Founded in 1999, the Equine Assisted Growth and Learning Association (EAGALA) is the leading international nonprofit association for professionals incorporating horses to address mental health and personal development needs. EAGALA’s vision is that every person worldwide will have access to these therapy services known as Equine-Assisted Psychotherapy.
There are now over 700 EAGALA programs, with professionals trained and certified through EAGALA, providing services helping change the lives of people with a diverse range of struggles such as street children in Mexico and South Africa, those suffering from addictions, depression and trauma, and improving relationships in families and groups. EAGALA has over 4,500 members in 50 countries.
The focus of Horses Help Heal, Inc is to work with healing addictions and trauma through equine-assisted psychotherapy, especially with those who cannot individually pay for these services.
Equine-Assisted Psychotherapy (EAP) and Equine-Assisted Learning (EAL) are experiential approaches designed to help clients identify, face and work through life issues. Clients dealing with mental health issues that are often dealt with in traditional counseling practices, such as depression, anxiety, PTSD, grief, addiction and behavior modification, may be excellent candidates for EAP. Horses Help Heal, Inc. is focused on healing through Equine-Assisted Psychotherapy.
EAL is similar to EAP, but the focus is more toward education and skill enhancement. EAL programs often focus on social skills and leadership and team development. EAL is very useful when working with groups from schools or businesses. There are several organizations in Northern Colorado that provide Equine-Assisted Learning.
Eagala therapists use a different approach from therapeutic horsemanship programs in that the Eagala clients do not ride. In fact, the horses play a completely different role in the therapeutic process. The goal of EAP and EAL is for clients to interact with horses from the ground, observe the horses’ reactions to them and then identify ways these reactions could be metaphors that represent something real in the client’s life.
Is it possible for horses to represent something in the client’s private life? The answer is found in the nature of horses. Horses are very intuitive creatures that possess an acute sense of awareness to everything going on in their environment. They are extremely sensitive to the actions of humans and have the uncanny ability to understand our non-verbal behavior. Horses are completely honest in the way they react to situations. They do not lie or react to spare anyone’s feelings.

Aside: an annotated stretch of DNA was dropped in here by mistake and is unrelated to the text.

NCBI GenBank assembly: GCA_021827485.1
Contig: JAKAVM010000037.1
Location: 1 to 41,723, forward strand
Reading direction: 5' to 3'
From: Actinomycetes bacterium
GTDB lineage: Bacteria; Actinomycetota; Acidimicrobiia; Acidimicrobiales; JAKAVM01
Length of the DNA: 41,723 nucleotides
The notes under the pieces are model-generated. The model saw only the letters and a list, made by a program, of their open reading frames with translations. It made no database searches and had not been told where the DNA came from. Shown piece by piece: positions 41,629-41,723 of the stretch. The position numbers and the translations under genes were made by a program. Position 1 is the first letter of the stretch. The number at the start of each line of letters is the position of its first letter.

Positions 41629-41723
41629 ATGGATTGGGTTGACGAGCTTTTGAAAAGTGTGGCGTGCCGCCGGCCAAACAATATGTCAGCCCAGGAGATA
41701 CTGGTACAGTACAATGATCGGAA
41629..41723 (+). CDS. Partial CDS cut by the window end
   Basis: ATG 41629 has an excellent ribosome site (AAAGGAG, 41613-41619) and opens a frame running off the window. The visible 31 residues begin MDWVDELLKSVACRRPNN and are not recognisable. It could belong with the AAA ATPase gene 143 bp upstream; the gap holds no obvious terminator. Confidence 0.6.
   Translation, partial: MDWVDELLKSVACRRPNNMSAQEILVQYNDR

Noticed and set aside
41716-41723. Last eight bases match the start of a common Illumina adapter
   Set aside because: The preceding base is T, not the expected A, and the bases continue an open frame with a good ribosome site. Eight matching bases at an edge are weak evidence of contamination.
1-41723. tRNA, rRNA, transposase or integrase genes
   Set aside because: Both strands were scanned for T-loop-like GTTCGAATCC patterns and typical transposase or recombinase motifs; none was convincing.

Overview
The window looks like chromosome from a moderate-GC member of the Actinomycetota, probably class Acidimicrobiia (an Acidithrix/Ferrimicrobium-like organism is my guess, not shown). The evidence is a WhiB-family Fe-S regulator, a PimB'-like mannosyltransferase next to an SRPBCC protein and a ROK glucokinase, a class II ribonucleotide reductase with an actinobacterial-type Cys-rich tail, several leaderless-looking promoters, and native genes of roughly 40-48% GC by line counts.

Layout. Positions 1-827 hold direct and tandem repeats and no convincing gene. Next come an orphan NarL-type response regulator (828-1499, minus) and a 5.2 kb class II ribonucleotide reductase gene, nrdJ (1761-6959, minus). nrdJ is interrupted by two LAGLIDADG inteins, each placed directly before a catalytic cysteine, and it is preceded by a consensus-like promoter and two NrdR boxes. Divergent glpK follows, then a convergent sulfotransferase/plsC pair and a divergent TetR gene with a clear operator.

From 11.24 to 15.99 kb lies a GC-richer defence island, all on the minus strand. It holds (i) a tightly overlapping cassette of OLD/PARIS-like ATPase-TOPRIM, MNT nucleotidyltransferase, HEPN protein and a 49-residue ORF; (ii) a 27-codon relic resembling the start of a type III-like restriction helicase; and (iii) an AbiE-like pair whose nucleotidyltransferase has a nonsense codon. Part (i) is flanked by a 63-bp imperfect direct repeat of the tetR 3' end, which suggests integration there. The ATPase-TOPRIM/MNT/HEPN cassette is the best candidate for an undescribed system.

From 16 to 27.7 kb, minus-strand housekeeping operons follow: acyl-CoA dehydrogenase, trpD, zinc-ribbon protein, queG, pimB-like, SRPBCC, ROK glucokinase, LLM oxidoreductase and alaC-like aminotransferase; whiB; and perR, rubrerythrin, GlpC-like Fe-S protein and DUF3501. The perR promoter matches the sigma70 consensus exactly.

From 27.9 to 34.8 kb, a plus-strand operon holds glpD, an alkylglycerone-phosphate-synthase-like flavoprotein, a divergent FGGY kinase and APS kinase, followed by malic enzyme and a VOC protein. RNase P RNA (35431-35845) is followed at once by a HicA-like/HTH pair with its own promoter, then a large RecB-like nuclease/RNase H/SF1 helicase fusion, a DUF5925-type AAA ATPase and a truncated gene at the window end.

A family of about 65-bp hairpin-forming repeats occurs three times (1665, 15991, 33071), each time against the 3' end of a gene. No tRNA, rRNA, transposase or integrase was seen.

The EAGALA Model establishes a foundation of key values and beliefs, and provides a basis of good practice and professionalism for the EAGALA trained therapist and equine specialist. EAGALA provides a framework of practice, but within that framework, there are infinite opportunities for creativity and adaptability to various therapeutic and facilitating styles.
The most distinctive features of the EAGALA model are as follows:
• The Team Approach – A Mental Health Professional, an Equine Specialist, and a Horse work together with a client in an EAGALA-based session.
• Focus on the ground – No horseback riding is involved. Instead, effective and deliberate techniques are utilized where the horses reflect the attitudes and beliefs of the client.
• Solution-Oriented – The basis of the EAGALA Model is a belief that all clients have the best solutions for themselves when given the opportunity to discover them. Rather than instructing or directing solutions, clients are encouraged to experiment, problem-solve, take risks, employ creativity, and find their own solutions that work best for them.
• Code of Ethics – EAGALA has high standards of practice and ethics and a protocol for upholding these standards, ensuring best practices and the highest level of care for our clients.
• The Horse – Horses have characteristics which lend them to being effective agents of change, including honesty, awareness, and ability to communicate non-verbally. The role of the horse in an EAGALA session is to be a horse.
• The Mental Health Professional or Therapist must be appropriately licensed and is responsible for treatment planning, documentation of clients, and ensuring ethical practice. The therapist builds on the Equine Specialist’s horse observations, bringing in the metaphoric and therapeutic relevance of the session.
• The Equine Specialist chooses the horses to be used in sessions, works with the Therapist to structure sessions, keeps an equine log to document horse behaviors in sessions, stays aware of safety and welfare of clients, horses, and team, and makes observations of horse behavior, which can bring in potential healing metaphors.
Clients are happy to have the team to work with and rarely object to having another person, the equine specialist, involved in sessions. Of course, the horse is considered an integral part of the team.
For more information, check out the EAGALA website: www.eagala.org.